Posts Tagged ‘weeds’

How Much Wider?

Tonight the heart
is a vase filled
with thistles
and lilies, burdock
and roses, knapweed
and voluptuous peonies.
It is perhaps not
the bouquet I would choose,
but it is what is here.
But it’s hard to hold it all,
I say to the world.
And it is. It’s too much,
I say. But is it?
And I’m scared
the vase will break.
But it doesn’t.
Instead it widens
to contain what is in it—
stems of puncturevine
and poppies,
leafy spurge and
delicate lisianthus.
And so I hold it,
I hold it all.
And the vase doesn’t break,
but oh, as it widens,
the ache.

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Sticks and stones may break my bones
but words plant thousands of tiny malicious seeds
that remain viable for a hundred years,
seeds that spring up in any season,
pushing their basal rosettes
through the rocky soil of self-doubt.
I suspect you don’t even remember casting
the seeds, but I have weeded them
from me for decades, tugged at them,
cursed when the tap roots snap
and the thorned stems of those old words
come back twice as strong.

Sometimes now, there are seasons
when none of your seeds come up.
Sometimes, on purpose, I let them grow and bloom,
surprised that out of something cruel
something beautiful still manages to thrive.
Sometimes those prickly bouquets
help me remember who I’m not, who I am.

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One Persistence




in my thoughts

a tap-rooted weed

sometimes I notice

its beautiful pink blooms

before I pull it again

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Rachel and I walk the dirt track

around and around—there are

goat heads in bloom, and she pauses

to notice how beautiful the small purple

flowers are before they become vicious

and sharp-toothed, hostile and harsh.

How much aggression begins as beauty?

I have no love for the goat heads, but

now, seeing them sprawling and soft,

I can’t help but bow to the paradox

that exists in everything, even these woman

who walk circles in the middle of the desert

just for the joy of walking together. Something

in them has  grown hardened and sharp.

They speak of it and weep and laugh. Something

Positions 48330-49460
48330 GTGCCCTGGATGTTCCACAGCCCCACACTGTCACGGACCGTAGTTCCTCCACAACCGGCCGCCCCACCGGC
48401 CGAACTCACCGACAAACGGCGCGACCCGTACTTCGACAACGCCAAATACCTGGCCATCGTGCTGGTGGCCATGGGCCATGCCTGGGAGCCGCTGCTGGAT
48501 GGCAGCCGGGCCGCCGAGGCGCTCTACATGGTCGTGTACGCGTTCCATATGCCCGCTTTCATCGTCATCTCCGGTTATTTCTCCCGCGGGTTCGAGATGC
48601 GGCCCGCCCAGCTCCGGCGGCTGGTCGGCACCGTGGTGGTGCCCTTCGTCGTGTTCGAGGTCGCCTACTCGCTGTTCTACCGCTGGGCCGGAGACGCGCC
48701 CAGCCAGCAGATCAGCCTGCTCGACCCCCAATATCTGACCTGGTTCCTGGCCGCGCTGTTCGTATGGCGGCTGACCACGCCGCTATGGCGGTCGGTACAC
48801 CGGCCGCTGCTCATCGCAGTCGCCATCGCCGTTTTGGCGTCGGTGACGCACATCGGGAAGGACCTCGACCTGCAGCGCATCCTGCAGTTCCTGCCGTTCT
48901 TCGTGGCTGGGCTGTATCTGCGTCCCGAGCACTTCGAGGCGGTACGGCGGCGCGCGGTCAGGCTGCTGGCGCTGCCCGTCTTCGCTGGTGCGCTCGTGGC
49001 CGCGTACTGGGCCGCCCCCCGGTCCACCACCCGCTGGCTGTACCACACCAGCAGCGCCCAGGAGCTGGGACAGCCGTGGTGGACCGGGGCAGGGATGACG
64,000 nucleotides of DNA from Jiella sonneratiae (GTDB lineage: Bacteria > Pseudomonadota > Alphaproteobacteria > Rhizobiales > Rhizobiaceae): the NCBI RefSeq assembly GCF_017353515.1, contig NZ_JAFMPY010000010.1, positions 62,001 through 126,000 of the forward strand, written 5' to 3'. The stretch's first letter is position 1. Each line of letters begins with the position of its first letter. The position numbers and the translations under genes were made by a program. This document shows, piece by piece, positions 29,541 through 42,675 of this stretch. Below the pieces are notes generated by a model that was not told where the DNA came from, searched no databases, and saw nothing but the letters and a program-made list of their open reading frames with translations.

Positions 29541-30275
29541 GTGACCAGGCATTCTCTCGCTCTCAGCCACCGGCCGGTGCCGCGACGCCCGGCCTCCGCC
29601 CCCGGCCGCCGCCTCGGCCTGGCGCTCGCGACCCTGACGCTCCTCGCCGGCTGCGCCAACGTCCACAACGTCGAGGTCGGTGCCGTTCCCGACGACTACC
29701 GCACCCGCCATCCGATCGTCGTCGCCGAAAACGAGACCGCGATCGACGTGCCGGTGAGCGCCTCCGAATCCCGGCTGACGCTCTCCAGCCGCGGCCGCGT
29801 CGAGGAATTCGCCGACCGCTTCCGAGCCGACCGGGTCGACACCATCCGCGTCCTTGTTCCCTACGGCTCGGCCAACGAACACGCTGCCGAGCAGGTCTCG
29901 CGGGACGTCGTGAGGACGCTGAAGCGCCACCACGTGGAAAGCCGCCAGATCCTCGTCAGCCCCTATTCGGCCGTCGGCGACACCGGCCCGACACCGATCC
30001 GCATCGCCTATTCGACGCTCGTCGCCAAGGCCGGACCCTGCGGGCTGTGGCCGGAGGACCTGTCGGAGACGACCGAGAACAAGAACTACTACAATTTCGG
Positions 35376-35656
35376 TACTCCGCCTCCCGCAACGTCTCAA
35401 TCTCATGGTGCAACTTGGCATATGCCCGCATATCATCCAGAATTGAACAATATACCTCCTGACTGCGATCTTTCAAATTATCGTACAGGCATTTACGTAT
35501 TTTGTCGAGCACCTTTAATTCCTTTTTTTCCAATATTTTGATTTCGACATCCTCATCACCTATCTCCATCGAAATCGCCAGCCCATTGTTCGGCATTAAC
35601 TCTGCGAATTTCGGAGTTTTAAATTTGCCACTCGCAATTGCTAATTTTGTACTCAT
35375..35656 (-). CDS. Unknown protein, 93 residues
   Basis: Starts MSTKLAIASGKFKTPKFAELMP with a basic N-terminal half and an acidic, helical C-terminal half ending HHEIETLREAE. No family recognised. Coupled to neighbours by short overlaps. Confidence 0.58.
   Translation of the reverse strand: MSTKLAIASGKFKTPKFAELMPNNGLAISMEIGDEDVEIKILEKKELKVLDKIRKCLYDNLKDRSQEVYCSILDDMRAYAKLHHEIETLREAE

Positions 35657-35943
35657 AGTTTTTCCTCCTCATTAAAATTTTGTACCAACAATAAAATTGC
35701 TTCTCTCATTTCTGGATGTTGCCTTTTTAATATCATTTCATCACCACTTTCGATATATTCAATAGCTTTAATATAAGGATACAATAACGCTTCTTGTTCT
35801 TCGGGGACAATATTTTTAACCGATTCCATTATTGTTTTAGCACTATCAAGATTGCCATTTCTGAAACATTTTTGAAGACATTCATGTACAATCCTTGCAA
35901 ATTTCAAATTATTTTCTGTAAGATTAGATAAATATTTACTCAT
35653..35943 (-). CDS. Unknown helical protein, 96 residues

in them softens into tiny lavender blooms.


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after pulling thousands of weeds

all I see in the field—

weeds I’ve missed

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One Conviction




in the knapweed field

a butterfly moves

from flower to flower—

trying to quiet the part of me

that only sees a problem

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I used to loathe them,
the dandelions, the cheat grass,
the tamarisk, the whatever
wasn’t what I had planted.
I’d declare war in the field
and spend hours hunched over
removing the dark green rosettes
and ripping up handfuls of grass.
And likewise, I despised
sorrow, wanted to yank it
like a tap-rooted weed.
Wanted a garden without it.
It is not that I would encourage
sorrow now. Would not sow it,
nor plant a whole bed of it.
But nor would I yank it out.
It is not against me.
Perhaps the garden got bigger,
so much bigger that there
was more room for everything,
though I was not the one
who made it increase.
Perhaps it is that I can see
how much richer the soil is
with sorrow tilled in, too,
how now everything blooms
more beautifully, even all
those golds and purples
I would never have dreamed
of planting myself.

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I am not fit to tend that garden yet.
Though I walk by it every day. Though it
is on my property. Though there’s a thriving
patch of shoulds sprung up around the fence.

The gate is twined in bindweed, green and dense.
The rows are long-since overgrown with grass,
oregano gone viral, clover, spears
of mullein, dandelion rosettes. I’ve grown

familiar with neglect, at times forget
it’s mine to cultivate. But there it is.
Last week, I stepped inside the disarray,
took one long look at shamed disorder, tried

to see a place to start, and quickly left.
I am not ready for that garden yet.

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first the stars
then all the space between the stars
slipped into my tea


dried and dead
I leave them in the vase
the naked tulips


every cloud
a love letter


hey poet
get out of the way
said the poem


bird on the wire
for a few moments
we both stop singing


the weeds gone to seed—
and who is this one
who thinks they are weeds


another door,
another door, another wall
becomes a door

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